* Lastly, are there any guides on learning how to decipher a die shot into a “schematic”? How do I know which colors mean what? (they vary between IC)
(if it’s not obvious, I’m still learning about this stuff)
I'm kind of guessing that the substrate silicon is P-type since that seems to be more common. As for the colors, each IC is different. There are charts relating colors to thickness, but that doesn't really help me.
do you think recent GaN power adapters have very different power ICs ?
But because of differences between GaN and Si, the selection of reasonably compatible controllers and gate drivers is smaller. For example, many ICs made for Si are underperformers for GaN, or they might need some "translation" circuitry because of different gate voltage requirements.
There are certainly many gains to be made with GaN-specific supporting ICs, but that hasn't really happened yet. My personal threshold for acknowledging a fundamentally different technology would be replacing all the Si in the gate drive loop with GaN. The idea is to not hold back the GaN switch from realizing its full potential with slower and less efficient Si.
The GaN switch itself is, of course, quite different from a Si power switch.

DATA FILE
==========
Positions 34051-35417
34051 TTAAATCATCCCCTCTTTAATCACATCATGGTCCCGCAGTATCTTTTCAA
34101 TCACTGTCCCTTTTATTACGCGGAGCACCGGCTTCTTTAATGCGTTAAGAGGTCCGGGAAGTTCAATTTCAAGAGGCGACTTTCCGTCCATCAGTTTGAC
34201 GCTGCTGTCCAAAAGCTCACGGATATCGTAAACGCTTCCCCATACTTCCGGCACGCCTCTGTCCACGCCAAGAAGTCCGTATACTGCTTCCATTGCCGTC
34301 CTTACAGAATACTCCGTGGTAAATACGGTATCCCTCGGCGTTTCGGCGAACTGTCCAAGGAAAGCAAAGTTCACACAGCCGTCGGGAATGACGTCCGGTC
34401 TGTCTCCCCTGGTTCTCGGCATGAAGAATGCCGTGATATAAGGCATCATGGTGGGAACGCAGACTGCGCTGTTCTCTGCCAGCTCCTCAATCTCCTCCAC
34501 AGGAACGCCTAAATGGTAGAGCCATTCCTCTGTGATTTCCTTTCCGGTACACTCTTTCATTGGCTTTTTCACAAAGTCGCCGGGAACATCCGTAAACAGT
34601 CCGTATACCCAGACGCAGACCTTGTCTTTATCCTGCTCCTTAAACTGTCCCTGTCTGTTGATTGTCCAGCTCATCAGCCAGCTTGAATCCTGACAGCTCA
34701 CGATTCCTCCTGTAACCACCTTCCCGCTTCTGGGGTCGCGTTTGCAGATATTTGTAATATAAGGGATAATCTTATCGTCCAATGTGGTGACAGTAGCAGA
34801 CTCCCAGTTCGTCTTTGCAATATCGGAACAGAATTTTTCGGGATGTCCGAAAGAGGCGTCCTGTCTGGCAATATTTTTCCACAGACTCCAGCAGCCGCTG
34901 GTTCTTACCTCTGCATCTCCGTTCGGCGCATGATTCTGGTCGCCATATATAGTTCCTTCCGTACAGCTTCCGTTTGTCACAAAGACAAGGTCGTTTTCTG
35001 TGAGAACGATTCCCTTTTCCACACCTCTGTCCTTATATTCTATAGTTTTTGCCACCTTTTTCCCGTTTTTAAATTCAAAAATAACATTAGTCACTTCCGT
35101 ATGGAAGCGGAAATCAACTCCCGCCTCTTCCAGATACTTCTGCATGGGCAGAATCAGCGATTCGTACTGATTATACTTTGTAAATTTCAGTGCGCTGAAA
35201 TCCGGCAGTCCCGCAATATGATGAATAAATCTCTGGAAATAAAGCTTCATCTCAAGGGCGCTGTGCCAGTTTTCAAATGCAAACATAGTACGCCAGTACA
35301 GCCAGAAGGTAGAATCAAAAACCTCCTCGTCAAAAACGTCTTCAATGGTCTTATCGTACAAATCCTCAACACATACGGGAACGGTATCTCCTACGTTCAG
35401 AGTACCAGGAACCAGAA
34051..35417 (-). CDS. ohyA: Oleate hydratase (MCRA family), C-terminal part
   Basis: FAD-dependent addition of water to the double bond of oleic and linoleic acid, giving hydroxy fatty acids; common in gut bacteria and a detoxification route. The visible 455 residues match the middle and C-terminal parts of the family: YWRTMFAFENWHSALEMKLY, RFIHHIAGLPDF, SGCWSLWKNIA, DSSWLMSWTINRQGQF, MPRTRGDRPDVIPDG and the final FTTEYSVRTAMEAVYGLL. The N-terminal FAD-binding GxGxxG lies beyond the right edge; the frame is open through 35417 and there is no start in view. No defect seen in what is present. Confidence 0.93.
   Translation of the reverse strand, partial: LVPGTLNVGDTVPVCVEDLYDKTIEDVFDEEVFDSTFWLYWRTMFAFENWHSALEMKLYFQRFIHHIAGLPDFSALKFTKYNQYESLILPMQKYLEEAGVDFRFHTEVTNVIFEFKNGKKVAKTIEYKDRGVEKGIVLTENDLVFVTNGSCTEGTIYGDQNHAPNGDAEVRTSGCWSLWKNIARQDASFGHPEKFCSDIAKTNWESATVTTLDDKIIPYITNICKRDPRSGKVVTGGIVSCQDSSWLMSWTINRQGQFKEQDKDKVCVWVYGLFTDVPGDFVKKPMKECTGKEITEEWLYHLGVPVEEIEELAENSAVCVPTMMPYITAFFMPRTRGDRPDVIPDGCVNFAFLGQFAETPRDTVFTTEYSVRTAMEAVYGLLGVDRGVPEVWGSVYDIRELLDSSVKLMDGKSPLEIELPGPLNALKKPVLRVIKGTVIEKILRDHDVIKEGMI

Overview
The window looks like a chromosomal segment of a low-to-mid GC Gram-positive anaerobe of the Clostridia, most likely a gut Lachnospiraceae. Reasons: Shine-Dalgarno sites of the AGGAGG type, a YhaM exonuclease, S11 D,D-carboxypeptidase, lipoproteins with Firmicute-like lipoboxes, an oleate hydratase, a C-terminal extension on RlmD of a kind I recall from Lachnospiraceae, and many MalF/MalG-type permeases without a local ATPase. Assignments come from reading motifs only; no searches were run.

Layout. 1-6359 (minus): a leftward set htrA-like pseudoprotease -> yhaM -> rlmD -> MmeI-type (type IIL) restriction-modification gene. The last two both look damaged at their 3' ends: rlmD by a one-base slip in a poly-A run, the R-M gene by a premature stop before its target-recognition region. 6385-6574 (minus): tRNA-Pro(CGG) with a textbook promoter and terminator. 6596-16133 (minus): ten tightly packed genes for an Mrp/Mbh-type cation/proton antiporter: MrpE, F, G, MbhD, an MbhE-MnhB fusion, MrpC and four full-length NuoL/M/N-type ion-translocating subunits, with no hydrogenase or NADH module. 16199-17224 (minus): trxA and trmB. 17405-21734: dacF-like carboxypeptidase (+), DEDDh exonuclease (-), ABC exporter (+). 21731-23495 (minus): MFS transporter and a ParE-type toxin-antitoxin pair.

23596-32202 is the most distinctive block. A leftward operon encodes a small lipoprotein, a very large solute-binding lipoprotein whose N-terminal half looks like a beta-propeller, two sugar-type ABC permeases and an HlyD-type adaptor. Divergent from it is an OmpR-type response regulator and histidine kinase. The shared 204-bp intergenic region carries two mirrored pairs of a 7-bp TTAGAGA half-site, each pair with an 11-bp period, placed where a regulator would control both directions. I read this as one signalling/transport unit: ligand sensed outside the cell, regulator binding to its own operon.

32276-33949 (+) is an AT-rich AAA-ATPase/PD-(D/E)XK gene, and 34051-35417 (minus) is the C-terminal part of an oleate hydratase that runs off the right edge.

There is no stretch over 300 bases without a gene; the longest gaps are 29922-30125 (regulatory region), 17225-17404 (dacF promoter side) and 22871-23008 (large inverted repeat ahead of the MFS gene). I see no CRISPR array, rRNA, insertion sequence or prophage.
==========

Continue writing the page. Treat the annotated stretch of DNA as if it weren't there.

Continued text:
Ones designed with power electronics use in mind are made intentionally close to silicon FETs on specs.
For schematics of power supplies using this UC3842 chip, see this site, near the bottom of the page.
Before looking at the URL I guessed it would be that site. The author is also on YouTube under the name DiodeGoneWild, and not surprisingly posts videos about SMPS electronics too.
It surprises me that this role hasn't been replaced with a tiny ARM core running some firmware to do the same. The benefit is the core can be self-tuning. It can detect components going out of spec and warn and/or compensate. It can have digital comms with the rest of the system to set all kinds of parameters, allowing a more flexible design and allowing bug fixes in the field. It can have lookup tables to tune efficiency for input/output voltage, load, etc, in a way an analogue design never could.